This is an awesome hack that links Kinect to Second Life in an incredibly innovative way: Kinect reads the head movement and facial expressions of someone in real life, and those movements are translated into data which then dynamically alters a face sculpture in SL, composed of thousands of cubes. Created by an artist known in SL as Glyph Graves, he narrates this video above, featuring a friend who volunteered to demonstrate. This mixed reality sculpture has already been avidly blogged by a number of SLers starting with Chestnut Rau, but I begged Glyph to shoot this video, so we could see what was happening on the other side.
“It seemed like an obvious thing to do,” Glyph tells me, when I ask what inspired this project. “[Kinect] does face depth. I thought I could do it in SL. So I did.” The reaction in-world when he’s showed this to avatars has been pretty stellar: “Shock, amazement, some disbelief. Part of it is the potential it suggests for SL.”
To make it possible, he had to create a fairly complex interaction between Kinect and SL, read on:
“There are four programs: one on my computer, one on my hosted site, and two different ones in SL. I learned C# for this project (and sockets, about ports, etc.)” He also used Microsoft’s software development kit for Kinect, but heavily modified it so he could extract the 3D facial data and add server code.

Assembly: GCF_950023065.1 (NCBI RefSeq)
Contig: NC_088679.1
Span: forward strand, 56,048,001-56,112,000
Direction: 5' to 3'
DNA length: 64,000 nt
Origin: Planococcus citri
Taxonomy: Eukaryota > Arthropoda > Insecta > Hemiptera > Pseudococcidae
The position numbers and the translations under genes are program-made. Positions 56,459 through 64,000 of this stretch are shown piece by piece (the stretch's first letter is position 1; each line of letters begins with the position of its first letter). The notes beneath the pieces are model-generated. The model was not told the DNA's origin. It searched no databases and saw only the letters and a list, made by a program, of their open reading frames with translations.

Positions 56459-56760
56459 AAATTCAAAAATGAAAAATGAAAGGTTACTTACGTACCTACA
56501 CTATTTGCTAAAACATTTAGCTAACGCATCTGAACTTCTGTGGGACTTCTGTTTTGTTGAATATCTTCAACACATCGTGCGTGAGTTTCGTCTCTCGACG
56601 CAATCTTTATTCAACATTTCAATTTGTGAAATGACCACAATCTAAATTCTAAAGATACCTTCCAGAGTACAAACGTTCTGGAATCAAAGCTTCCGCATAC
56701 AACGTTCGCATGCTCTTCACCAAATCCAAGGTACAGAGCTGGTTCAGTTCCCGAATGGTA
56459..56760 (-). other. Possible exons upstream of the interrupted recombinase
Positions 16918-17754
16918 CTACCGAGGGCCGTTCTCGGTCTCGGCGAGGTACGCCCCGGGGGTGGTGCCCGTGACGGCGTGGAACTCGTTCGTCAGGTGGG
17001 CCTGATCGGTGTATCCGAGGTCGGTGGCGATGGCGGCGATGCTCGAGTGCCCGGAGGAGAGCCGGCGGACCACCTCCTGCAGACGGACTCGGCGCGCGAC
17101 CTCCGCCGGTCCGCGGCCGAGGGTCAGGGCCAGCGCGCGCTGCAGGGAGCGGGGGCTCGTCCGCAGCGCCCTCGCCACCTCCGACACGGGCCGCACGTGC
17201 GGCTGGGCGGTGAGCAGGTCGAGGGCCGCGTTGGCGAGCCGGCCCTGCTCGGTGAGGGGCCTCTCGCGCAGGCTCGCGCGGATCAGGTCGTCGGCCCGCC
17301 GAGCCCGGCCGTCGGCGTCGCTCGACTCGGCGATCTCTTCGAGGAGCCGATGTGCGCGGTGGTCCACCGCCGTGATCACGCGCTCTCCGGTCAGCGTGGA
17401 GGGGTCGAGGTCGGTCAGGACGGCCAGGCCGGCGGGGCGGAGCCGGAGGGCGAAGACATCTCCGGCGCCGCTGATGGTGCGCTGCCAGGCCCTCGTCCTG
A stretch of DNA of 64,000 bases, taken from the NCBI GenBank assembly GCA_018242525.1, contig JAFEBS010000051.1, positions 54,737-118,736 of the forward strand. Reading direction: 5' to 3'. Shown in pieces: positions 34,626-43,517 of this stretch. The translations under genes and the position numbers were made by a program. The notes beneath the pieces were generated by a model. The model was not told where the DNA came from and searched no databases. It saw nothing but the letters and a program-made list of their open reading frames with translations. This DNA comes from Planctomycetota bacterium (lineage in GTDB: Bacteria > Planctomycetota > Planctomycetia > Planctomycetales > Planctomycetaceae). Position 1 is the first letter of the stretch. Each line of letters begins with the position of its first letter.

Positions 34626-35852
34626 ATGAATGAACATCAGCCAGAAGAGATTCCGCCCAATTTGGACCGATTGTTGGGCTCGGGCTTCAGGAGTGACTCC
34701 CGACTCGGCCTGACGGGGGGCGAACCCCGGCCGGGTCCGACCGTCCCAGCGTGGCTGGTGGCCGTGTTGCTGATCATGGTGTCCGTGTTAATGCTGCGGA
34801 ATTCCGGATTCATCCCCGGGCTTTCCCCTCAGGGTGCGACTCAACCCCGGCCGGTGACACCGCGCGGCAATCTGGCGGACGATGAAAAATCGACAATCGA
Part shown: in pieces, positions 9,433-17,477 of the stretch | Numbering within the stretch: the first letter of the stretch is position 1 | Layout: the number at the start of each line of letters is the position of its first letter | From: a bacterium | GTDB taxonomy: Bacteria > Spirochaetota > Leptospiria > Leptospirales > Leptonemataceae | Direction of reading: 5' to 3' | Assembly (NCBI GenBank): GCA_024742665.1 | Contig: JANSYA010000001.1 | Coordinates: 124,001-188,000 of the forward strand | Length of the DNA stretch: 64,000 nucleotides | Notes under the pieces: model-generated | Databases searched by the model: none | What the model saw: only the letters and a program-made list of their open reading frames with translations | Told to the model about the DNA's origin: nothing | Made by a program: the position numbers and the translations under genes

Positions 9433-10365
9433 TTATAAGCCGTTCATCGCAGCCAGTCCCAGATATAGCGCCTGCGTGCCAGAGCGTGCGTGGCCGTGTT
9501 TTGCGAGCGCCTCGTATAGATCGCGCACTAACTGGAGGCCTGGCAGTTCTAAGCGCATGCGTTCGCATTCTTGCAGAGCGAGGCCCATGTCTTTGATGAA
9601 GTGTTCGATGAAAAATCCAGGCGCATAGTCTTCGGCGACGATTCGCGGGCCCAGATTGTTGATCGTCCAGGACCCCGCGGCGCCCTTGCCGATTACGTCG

“Microsoft released the SDK on June 17... took me until a little before the opening on July 7th, but then I had to learn C# and about server and client ports etc, and build a sim with a whole lot of other stuff as well.” (Coder Miki Gymnast helped him quite a bit in this effort.) Not bad for a evolutionary genetics scientist, which is Mr. Graves’ real life background.
The final result from an SL persective looks like this, an eerie perturbation of reality into Second Life, as if someone was pressing his face into the veil that separates both worlds:
(Video by ColeMarie Soleil for her SL arts blog)
Here’s even cooler news: He’ll open source the code that makes this Kinect hack possible, so others can do projects like this, and perhaps others even more ambitious: “Soon,” Glyph Graves tells me. “I want to finish a few more projects with it first... it was a lot of sleep lost making this, a large number of man hours. So I’ll do the projects I intend to do first.”
To get announcements of future demos, join the in-world group ArtNation. This weekend on Saturday and Sunday at 5pm and 2am Pacific (SLT), you can see Glyph demonstrate this in-world: Click here for a direct teleport.
Much thanks to Bettina Tizzy for the tip!